This week, customers of cloud storage provider Nirvanix are facing a big data nightmare. Giving only two-weeks notice, Nirvanix has announced that it is shutting down September 30, and that customers must move their data or lose it.
Data loss is a big fear for any cloud storage user, especially enterprise customers. Some of the largest customers stand to lose petabytes of data, which could potentially translate to many millions-of-dollars worth of data loss. Furthermore, it will be practically impossible for Nirvanix customers to move all their data in two-weeks time.
Regardless of what happens to Nirvanix, cloud storage users will certainly be left wondering about the availability and security of their data. Nirvanix is a trusted service provider, with resale partners like IBM, HP, and Dell vouching for its technology and services. Cloud storage users may ask themselves: “If a trusted provider can’t hold on to my data, is it really safe anywhere?”
Despite the panic, there are ways to prepare for a crisis of this magnitude. “Cloud mirroring” is one way and involves the process of copying data in its entirety to a secondary cloud storage provider. While customers spend extra on storage services with this approach, they also greatly increase the likelihood of having immediate access to their data in the event that one provider fails.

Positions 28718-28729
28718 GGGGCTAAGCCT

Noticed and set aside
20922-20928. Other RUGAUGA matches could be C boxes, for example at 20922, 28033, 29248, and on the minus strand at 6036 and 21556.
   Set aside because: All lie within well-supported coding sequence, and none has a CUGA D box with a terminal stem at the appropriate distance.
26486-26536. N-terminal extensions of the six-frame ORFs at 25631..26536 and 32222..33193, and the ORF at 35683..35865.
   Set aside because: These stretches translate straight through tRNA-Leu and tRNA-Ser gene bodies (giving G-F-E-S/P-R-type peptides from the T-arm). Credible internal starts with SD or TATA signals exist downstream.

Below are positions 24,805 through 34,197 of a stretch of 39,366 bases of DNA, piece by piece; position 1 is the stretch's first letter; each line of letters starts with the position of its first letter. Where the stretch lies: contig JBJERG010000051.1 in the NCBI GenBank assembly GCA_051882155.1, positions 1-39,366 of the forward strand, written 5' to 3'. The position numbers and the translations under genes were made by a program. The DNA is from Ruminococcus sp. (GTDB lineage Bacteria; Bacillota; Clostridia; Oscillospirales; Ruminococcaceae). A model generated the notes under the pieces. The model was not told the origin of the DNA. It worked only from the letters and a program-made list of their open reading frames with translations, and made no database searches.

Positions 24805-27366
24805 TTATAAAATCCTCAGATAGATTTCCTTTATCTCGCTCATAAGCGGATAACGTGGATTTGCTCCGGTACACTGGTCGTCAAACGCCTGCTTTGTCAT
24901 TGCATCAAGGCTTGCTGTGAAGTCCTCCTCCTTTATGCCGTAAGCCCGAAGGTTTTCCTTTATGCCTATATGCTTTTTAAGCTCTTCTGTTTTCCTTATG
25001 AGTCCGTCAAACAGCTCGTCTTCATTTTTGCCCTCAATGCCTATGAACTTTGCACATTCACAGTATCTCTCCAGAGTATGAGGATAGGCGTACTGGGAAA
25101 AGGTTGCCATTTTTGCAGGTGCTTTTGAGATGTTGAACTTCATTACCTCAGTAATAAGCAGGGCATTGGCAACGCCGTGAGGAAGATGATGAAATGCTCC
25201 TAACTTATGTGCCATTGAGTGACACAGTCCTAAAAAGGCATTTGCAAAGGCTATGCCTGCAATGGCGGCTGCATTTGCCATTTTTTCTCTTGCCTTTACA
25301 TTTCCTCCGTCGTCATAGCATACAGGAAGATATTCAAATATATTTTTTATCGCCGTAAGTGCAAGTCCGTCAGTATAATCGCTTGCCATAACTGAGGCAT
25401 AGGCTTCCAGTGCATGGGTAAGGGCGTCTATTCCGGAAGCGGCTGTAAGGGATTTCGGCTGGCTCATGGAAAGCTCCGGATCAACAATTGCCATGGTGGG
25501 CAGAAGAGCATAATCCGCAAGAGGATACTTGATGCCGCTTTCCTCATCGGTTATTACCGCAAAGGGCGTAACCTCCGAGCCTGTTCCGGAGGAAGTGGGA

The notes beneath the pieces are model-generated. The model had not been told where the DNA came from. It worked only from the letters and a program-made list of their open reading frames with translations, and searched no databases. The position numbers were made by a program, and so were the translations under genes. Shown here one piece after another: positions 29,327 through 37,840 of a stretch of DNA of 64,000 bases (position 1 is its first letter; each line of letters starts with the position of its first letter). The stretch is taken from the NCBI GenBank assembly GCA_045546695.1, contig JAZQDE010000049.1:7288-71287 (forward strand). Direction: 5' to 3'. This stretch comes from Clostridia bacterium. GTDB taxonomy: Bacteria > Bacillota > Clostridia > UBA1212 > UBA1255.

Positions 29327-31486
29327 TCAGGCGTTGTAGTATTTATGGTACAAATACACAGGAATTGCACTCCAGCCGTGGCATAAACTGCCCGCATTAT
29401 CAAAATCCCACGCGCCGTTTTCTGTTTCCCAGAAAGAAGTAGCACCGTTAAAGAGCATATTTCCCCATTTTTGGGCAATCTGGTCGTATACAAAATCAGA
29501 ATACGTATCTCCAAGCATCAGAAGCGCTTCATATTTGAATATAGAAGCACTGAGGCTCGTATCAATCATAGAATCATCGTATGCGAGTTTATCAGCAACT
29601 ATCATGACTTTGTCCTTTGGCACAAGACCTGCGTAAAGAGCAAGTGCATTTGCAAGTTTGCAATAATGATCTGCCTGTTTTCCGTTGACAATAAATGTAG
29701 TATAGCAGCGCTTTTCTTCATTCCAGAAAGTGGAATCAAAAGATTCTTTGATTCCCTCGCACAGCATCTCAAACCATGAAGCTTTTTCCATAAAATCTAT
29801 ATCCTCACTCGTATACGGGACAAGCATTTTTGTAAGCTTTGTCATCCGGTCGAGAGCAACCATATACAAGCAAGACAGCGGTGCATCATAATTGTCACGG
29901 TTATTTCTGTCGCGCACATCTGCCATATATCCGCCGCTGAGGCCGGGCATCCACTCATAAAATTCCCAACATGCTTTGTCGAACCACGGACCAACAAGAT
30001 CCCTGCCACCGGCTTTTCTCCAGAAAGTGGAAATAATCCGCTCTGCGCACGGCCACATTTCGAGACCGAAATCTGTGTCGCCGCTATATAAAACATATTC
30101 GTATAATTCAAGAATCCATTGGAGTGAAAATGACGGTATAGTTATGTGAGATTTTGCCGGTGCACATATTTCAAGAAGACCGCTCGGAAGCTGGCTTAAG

Data replication can be costly, but it is nowhere near the financial setback that customers could face if Nirvanix goes under. Already, partner Aorta Cloud has begun working toward a plan for customers to acquire Nirvanix or otherwise prevent its demise.
The fear surrounding Nirvanix’s announcement shows that the cloud industry in general, and the cloud storage industry in particular, could improve. The development of “cloud storage escrow” services may be a crucial next step for regaining customers’ trust in storage providers.
Somewhat analogous to existing escrow services that ensure access to application source code when a software vendor goes out of business, these services would ensure customers have access to data for a significantly longer period of time than two weeks. With this escrow model, a 3rd party would have legal and physical access to the storage provider’s premises, along with funding and contingency plans to ensure extended access to the data. An escrow agreement would also ensure that, once the escrow period is over, the data is securely removed from all the provider’s storage devices – preventing it from falling in to the wrong hands.
In the future, prospective cloud storage customers should consider a contingency plan that accounts for the business failure of a service provider (e.g. a replication solution such as mirroring; and, if escrow services emerge, then escrow too). With numerous startups and amateur service providers in the industry, this may only be one of many instances to occur. Nirvanix has shown that even a trusted service provider with outstanding technology can fail.